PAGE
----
(Re)Discover Your Interests

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“Success is liking yourself, liking what you do, and liking how you do it.” Maya Angelou

While money is one measure of success, enjoying what you do is another.

If you gravitate toward this point of view, here are four ways to (re)discover your interests:

1. Take an interest self-assessment

According to O*NET Data: Interests, occupations can be categorized into six work environments:

  1. Realistic – Work activities include practical, hands-on problems and solutions; often deal with plants, animals, and real-world materials like wood, tools, and machinery; many occupations require working outside; do not involve a lot of paperwork or working closely with others.
  1. Investigative – Work with ideas, and require an extensive amount of thinking; can involve searching for facts and figuring out problems mentally.
  1. Artistic – Work with forms, designs, and patterns; often require self-expression; work can be done without following a clear set of rules.
  1. Social – Work with, communicate with, and teach people; often involve helping or providing service to others.
  1. Enterprising – Startup and carry out projects; can involve leading people and making many decisions; sometimes require risk taking and often deal with business.
  1. Conventional – Follow set procedures and routines; can include working with data and details more than with ideas; usually a clear line of authority to follow.

Many occupations satisfy more than one work environment. For example, Carpenters interest code is RCI: primarily realistic because work is practical, hands-on, and deals with real-world materials; conventional because carpenters need to follow procedures and routines, work with data and details, and there is a clear line of authority to follow; and investigative because carpenters also work with ideas and figuring out problems mentally.

Consider taking O*NET Interest Profiler to discover more about your interests and occupations related to those interests. Another version based on O*NET Interest Profiler is CareerOneStop’s Interest Assessment, which takes about five minutes to answer 30 short questions. To learn more about CareerOneStop’s Interest Assessment, review its Interest Assessment Help.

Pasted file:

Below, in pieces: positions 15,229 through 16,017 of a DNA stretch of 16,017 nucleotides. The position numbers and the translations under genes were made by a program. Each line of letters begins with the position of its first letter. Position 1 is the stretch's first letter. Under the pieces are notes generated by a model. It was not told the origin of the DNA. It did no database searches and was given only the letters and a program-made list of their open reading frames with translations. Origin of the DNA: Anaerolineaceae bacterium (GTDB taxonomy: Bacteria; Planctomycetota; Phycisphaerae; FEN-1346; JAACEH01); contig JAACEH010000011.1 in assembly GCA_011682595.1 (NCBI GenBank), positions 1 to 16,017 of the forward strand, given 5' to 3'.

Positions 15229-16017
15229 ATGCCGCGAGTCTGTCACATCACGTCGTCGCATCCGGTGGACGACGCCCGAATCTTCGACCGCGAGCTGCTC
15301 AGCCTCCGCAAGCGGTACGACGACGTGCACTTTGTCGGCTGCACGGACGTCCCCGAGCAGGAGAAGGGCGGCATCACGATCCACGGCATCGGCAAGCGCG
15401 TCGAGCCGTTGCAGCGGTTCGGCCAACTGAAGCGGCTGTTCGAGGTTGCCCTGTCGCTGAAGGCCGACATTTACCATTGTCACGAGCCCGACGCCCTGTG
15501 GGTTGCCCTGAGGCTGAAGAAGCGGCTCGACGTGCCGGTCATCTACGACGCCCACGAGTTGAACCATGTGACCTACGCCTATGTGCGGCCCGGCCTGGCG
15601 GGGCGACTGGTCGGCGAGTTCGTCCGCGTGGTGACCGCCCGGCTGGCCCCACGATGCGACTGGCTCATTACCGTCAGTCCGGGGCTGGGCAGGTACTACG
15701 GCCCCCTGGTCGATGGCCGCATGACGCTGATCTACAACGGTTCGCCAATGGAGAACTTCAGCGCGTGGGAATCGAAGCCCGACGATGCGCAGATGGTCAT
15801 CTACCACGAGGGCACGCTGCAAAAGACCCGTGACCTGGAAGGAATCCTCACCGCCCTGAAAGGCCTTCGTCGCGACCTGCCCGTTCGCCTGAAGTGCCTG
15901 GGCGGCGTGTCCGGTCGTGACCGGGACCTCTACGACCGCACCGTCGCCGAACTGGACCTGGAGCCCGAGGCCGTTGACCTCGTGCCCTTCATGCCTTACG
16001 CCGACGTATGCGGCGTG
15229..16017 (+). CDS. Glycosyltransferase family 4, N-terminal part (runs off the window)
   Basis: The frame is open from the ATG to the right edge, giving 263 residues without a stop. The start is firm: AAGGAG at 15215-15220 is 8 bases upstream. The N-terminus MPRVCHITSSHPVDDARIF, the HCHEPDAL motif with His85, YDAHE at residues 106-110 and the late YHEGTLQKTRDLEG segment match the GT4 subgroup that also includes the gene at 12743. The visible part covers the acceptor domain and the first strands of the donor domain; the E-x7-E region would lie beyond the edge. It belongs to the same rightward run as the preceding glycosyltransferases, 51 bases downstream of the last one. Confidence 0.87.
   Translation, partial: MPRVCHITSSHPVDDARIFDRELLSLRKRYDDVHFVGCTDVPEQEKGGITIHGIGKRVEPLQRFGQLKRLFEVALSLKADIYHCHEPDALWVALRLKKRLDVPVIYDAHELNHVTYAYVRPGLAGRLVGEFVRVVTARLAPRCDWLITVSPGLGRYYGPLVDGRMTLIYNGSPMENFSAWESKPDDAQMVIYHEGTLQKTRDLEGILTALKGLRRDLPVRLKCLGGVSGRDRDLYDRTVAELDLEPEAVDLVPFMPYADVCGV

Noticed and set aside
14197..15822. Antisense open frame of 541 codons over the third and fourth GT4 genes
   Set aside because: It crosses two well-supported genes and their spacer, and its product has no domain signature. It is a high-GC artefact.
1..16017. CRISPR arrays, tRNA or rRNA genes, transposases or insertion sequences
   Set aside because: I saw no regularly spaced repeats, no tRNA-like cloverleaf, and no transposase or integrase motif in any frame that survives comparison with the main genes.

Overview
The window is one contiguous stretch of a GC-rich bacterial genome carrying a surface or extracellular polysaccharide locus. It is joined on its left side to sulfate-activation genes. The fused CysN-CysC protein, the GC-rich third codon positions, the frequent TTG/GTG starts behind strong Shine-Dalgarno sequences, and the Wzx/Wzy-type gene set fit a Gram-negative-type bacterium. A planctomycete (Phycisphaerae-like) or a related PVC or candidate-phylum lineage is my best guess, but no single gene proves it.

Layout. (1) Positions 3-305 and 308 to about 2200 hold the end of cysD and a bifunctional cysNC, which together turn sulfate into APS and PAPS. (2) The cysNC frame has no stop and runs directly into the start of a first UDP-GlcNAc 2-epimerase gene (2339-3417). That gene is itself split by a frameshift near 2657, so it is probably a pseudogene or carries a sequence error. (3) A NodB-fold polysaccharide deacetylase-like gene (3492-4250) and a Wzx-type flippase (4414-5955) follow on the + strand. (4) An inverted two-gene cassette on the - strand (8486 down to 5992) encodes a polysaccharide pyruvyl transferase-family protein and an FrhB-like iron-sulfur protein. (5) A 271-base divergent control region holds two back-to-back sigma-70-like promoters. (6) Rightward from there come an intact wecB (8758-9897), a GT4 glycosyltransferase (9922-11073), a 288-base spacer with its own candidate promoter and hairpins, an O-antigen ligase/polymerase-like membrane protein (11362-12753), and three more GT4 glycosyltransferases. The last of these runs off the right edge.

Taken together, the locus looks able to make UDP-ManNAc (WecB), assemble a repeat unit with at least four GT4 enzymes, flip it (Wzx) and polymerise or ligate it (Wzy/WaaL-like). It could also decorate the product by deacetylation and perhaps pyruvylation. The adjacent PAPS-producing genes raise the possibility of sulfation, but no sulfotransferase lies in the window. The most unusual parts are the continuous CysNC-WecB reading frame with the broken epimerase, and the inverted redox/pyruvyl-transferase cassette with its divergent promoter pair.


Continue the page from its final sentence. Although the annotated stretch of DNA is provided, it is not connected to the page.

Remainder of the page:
2. Answer questions/brainstorm about your interests

Answer any or all of these questions to expand your opportunities: What activities do you enjoy/love to do? What activities make you lose track of time? What subjects interest you? If you could do anything, what would you do?

3. Create an interest board/collage

Collect pictures, quotes, words, poems – images or words that captivate you. Glue/tape them on a piece of paper or poster board. Hang it on your wall and add/make changes whenever you like. Spend time meditating on what you’ve created to motivate you to find work you enjoy.

4. Reflect on inspirational quotes

Positive quotes have a way of awakening our psyche. Reflect on these quotes from time to time for encouragement.

May you find work you love and enjoy.

Josie Toth is a Regional Facilitator for Workforce Solutions. She facilitates job search skills and career exploration classes in the 13-county Houston-Galveston area. She has a Bachelor of Arts in Liberal Studies and enjoys encouraging others in their pursuit of meaningful work.

Author: Blogforce

Workforce Solutions provides comprehensive human resource services for businesses and residents of the 13-county Houston-Galveston Gulf Coast region. Workforce Solutions helps employers solve workforce-related business problems and area residents build careers, so that both can better compete in the changing worldwide economy. Our Employer Service Division provides personalized service to help employers find qualified applicants for their jobs, build the skills and expertise of their new and current employees, and address human resource needs. We operate multiple community-based career offices in 13 Texas Gulf Coast counties to help residents get a job, keep a job or get a better job – offering placement, career counseling and financial aid services. We partner with the region’s businesses, educational institutions, civic organizations and community leaders to find solutions to current and future labor needs of industries that are vital to the region and its economy.

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